Eagle Board of Review
Jim Sleezer (JHS8@VM1.UCC.OKSTATE.EDU)
Wed, 18 Jun 1997 09:39:38 -0500
I guess I've seen a pretty good variety of BORs over the years I've been
I see the role of the board to satisfy itself that the requirements for
rank advancement have been met.
There are multiple issues here: First, has the scout done the work. Second,
is the troop program adequate to provide sufficient opportunity for
advancement. Third, is the scout receiving a good scouting experience.
You can probably add some others . . .
Questions such as "Where did you go on your five-mile hike?" "What kinds
of things did you see or do?" help you know if the work has been done.
I like to ask "Does your patrol put up it's patrol flag at campouts?" When
the Scout tells me his patrol doesn't have a flag, I then ask how he passed
the requirement to describe his patrol flag. When he can't tell me, I
become aware of his possibly not having met the requirement--I already know
his patrol hasn't had a patrol flag for months, maybe years! I encourage
the scout to help his patrol get their flag made and flying. I also note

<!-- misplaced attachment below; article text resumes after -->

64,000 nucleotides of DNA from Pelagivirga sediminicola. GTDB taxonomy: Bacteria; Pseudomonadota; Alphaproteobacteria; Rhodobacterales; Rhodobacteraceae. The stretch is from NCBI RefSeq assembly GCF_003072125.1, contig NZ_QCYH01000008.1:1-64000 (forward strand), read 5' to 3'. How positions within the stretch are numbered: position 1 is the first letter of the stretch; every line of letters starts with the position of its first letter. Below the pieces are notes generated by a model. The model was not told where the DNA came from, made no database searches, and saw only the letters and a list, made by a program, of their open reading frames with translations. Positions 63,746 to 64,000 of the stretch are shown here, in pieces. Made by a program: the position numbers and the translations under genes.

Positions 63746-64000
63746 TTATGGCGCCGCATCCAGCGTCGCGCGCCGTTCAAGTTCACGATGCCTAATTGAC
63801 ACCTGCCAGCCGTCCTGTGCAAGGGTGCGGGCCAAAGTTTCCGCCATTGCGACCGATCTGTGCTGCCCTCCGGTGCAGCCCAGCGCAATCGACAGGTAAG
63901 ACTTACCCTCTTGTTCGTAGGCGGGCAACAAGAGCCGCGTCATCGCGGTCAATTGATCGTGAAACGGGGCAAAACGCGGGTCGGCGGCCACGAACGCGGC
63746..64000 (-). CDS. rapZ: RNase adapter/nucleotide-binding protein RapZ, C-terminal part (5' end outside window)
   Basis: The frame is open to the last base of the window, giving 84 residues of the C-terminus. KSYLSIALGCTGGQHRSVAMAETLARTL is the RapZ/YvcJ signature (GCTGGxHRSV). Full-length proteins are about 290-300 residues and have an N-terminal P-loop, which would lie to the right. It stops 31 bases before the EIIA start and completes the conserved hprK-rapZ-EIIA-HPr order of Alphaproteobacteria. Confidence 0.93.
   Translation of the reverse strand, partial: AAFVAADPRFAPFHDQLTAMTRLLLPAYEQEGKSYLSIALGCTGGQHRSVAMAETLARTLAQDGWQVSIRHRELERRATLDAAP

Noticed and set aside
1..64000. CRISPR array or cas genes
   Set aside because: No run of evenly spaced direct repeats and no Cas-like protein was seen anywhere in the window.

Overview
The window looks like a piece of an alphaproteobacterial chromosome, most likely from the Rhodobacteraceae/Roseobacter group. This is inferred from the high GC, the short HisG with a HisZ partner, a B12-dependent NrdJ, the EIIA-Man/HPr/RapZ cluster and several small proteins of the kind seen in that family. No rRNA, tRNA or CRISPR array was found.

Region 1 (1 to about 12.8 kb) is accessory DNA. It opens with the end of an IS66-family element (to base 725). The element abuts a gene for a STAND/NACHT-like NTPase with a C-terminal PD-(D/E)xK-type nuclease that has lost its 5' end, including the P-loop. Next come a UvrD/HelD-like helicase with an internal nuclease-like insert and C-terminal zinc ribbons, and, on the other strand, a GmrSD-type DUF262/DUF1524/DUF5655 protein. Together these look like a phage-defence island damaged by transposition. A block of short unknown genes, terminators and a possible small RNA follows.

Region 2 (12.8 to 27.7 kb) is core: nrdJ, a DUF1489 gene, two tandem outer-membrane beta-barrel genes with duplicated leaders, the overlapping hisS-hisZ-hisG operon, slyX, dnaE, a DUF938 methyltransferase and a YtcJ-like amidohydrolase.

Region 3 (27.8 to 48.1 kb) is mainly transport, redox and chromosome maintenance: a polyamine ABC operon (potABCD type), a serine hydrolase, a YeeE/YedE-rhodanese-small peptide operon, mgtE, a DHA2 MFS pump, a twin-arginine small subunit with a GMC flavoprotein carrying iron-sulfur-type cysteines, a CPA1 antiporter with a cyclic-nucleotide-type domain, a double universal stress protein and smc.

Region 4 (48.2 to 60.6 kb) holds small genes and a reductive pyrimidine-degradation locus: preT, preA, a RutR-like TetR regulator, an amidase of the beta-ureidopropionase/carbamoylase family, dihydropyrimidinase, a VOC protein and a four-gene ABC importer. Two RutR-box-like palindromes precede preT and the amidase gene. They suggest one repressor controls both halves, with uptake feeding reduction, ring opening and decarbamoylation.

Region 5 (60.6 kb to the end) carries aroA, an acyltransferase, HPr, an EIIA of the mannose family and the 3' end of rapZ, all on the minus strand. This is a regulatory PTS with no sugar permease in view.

who signed off on the requirement so we can remind that person that the
requirement must be met. I also make note that the patrol method is
probably not being well used and I bring that issue up at committee meetings.
I have not RETESTED the scout and I have more information than I would from
Unless there are other problems, the scout passes his BOR. I presume that
he described what his patrol flag would look like IF there was one ;-)
I really do expect that the SM will not present a scout for advancement
unless he believes the scout has completed the requirements but I've seen
SMs that want to place this responsibility on the BOR.
I also expect the board to review scouts who are NOT advancing--ever notice
the space for this on the advancement report?
If a Scoutmaster feels a particular issue needs to be raised with the scout,
I believe it is appropriate to raise the issue with the board before
presenting the scout. The board can decide how much of an issue it is
and the scout can respond if the board chooses to raise the issue. This
applies to eagle boards as well as others.
BTW, I've seen eagle boards at all levels. I prefer troop level boards with
Terry Howerton Sakima Group, Inc. SCOUTER Magazine Kansas City